The economic burden of glaucoma and ocular hypertension: implications for patient management: a review.
ABSTRACT This paper reviews the burden and economic consequences of glaucoma upon healthcare systems and patients, especially elderly patients. An extensive review of the literature was conducted, primarily using MEDLINE, but also by examining selected article reference lists, relevant websites and the proceedings of specialised conferences. All relevant articles and documents were analysed. Glaucoma is characterised by destruction of the optic nerve. It is most often a continuous, chronic eye disease and the most frequent diagnosis is primary open angle glaucoma (POAG). POAG is mostly associated with intraocular hypertension which can be delayed by medication, surgery or laser therapy. The prevalence rate of glaucoma is about 1% in the population >50 years of age. The rate increases with age and is higher in Black and Hispanic populations. Glaucoma affects more than 67 million people worldwide. Cost-of-illness studies have shown the importance of this disease, on which more than pound300 million was spent in the UK in 2002. Most of the costs (45%) were associated with direct medical costs, but direct nonmedical costs (20%) and indirect costs (35%) were also not negligible. Recent economic studies have shown a dramatic increase in the number of patients with glaucoma receiving treatment but a reduction in use of surgical procedures to treat the condition, especially as first-line therapy. The greater part of medical expenditure is now on medication, with new, more potent, better tolerated, but more costly drugs replacing older and less expensive medications. Treatment costs are directly related to the severity of disease and the number of different treatments used; they are also negatively correlated with treatment efficacy in reducing intraocular pressure. However, long-term economic benefits that may be associated with use of more potent new drugs (by delaying institutionalisation) have never been documented. Glaucoma screening has also been found not to be cost effective, although these results should be reconsidered in the light of new data.
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ABSTRACT: Purpose: To determine the socioeconomic impact of long-term glaucoma therapy. Materials and Methods: One hundred and fifty consecutive glaucoma patients on medical therapy, following up at our glaucoma service for at least 6 months were recruited. A questionnaire regarding monthly income, cost of glaucoma medications prescribed, availability of medications, travel time, time spent in review clinics, compliance, education status, medical insurance and systemic or local side-effects was administered. Results: The patients seen at the tertiary government hospital had an average monthly income of Rs. 10,912/- (range: Rs. 500/- to Rs. 50,000/-) with approximately 56% of the patients having an income of less than Rs. 5000/month. The expenditure on anti-glaucoma medications ranged from 0.3% in high income group to 123% of their monthly gross income in low income group (P < 0.0001). The total expenditure including travel, stay, and loss of wages of patients and accompanying persons ranged from 1.6% in high income group to 137% of the monthly income in low income group (P < 0.0001). Mean time required for a glaucoma clinic visit was 15.66 h, (range: 6-96 h/month). About 2.7% experienced systemic side-effects and 21.3% had complaints of ocular adverse effects. About 90% of the patients were compliant. 92% were not covered by any insurance plan/government reimbursement for their treatment. Conclusions: Medical therapy for glaucoma is an economic burden to many patients and should be individualized, according to the socioeconomic status, availability of drugs and the required distance to travel to reach the specialist clinics.Indian Journal of Ophthalmology 01/2015; 63(1):20-24. DOI:10.4103/0301-4738.151458 · 0.93 Impact Factor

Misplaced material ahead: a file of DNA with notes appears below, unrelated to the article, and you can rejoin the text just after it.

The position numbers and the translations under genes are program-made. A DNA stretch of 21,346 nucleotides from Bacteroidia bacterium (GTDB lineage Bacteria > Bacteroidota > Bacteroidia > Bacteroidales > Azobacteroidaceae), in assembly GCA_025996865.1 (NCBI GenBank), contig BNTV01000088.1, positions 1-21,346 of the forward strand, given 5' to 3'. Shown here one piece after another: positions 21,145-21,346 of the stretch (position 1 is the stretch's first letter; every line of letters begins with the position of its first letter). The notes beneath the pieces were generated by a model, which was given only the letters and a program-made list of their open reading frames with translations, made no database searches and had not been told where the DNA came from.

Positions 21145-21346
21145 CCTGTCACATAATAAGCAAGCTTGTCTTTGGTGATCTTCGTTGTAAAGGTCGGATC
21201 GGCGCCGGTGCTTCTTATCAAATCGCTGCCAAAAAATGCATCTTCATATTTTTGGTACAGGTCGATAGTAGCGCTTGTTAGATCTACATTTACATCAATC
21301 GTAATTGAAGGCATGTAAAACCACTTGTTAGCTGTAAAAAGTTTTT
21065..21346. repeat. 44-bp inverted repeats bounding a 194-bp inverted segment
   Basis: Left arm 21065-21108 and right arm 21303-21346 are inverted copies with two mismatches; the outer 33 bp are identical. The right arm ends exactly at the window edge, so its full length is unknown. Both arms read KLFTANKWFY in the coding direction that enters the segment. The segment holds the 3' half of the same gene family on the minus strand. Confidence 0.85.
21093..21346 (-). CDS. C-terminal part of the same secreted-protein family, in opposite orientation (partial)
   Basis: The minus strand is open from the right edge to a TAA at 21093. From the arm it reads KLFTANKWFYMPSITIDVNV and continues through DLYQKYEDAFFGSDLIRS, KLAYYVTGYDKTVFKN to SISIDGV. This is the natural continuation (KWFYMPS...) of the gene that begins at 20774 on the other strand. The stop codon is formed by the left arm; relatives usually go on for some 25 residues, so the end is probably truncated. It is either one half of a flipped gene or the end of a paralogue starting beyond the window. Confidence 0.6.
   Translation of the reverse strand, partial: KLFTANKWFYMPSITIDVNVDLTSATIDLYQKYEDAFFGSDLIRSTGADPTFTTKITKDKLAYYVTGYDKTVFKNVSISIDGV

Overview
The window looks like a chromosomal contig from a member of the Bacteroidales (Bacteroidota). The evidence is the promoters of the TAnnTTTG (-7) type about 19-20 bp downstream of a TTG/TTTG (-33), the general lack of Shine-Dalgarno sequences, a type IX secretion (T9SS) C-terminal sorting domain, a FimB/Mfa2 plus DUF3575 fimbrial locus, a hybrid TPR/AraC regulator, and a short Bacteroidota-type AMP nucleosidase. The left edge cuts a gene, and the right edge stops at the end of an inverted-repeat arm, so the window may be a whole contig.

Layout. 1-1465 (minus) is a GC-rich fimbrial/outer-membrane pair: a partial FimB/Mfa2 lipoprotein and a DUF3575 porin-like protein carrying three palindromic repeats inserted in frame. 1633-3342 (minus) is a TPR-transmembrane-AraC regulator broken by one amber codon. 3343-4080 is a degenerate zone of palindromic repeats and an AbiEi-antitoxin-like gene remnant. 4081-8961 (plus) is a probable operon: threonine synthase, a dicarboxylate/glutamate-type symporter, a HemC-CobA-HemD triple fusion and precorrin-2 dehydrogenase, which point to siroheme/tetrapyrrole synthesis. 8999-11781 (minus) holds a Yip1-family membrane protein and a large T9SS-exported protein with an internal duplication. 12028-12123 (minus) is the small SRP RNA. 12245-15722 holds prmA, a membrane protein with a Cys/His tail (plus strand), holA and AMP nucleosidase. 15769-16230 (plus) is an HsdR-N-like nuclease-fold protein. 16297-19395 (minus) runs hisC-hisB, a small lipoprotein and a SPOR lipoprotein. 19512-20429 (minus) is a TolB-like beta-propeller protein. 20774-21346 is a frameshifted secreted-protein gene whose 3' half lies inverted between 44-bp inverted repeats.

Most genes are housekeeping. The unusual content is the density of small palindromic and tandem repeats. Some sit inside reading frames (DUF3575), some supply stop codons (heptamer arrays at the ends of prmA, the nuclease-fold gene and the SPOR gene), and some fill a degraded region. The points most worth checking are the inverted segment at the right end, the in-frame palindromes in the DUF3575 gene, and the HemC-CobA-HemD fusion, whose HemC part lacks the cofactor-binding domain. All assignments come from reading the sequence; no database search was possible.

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ABSTRACT: Glaucoma is the second highest cause of blindness worldwide with an estimated half of the glaucoma population unaware of their disease. To date, intraocular pressure is the most important modifiable risk factor and lowering it has been proven to reduce progression of visual field loss associated with glaucoma. Different strategies are available to lower intraocular pressure and include medical, laser, or surgical treatment in the form of topical or systemic medications, argon or selective laser trabeculoplasty, and glaucoma drainage surgery such as trabeculectomy, deep sclerectomy, or other drainage devices. The effectiveness of these treatments has been well documented however their cost-effectiveness between the developed world and third world remains unclear.ClinicoEconomics and Outcomes Research 01/2014; 6:523-30. DOI:10.2147/CEOR.S30697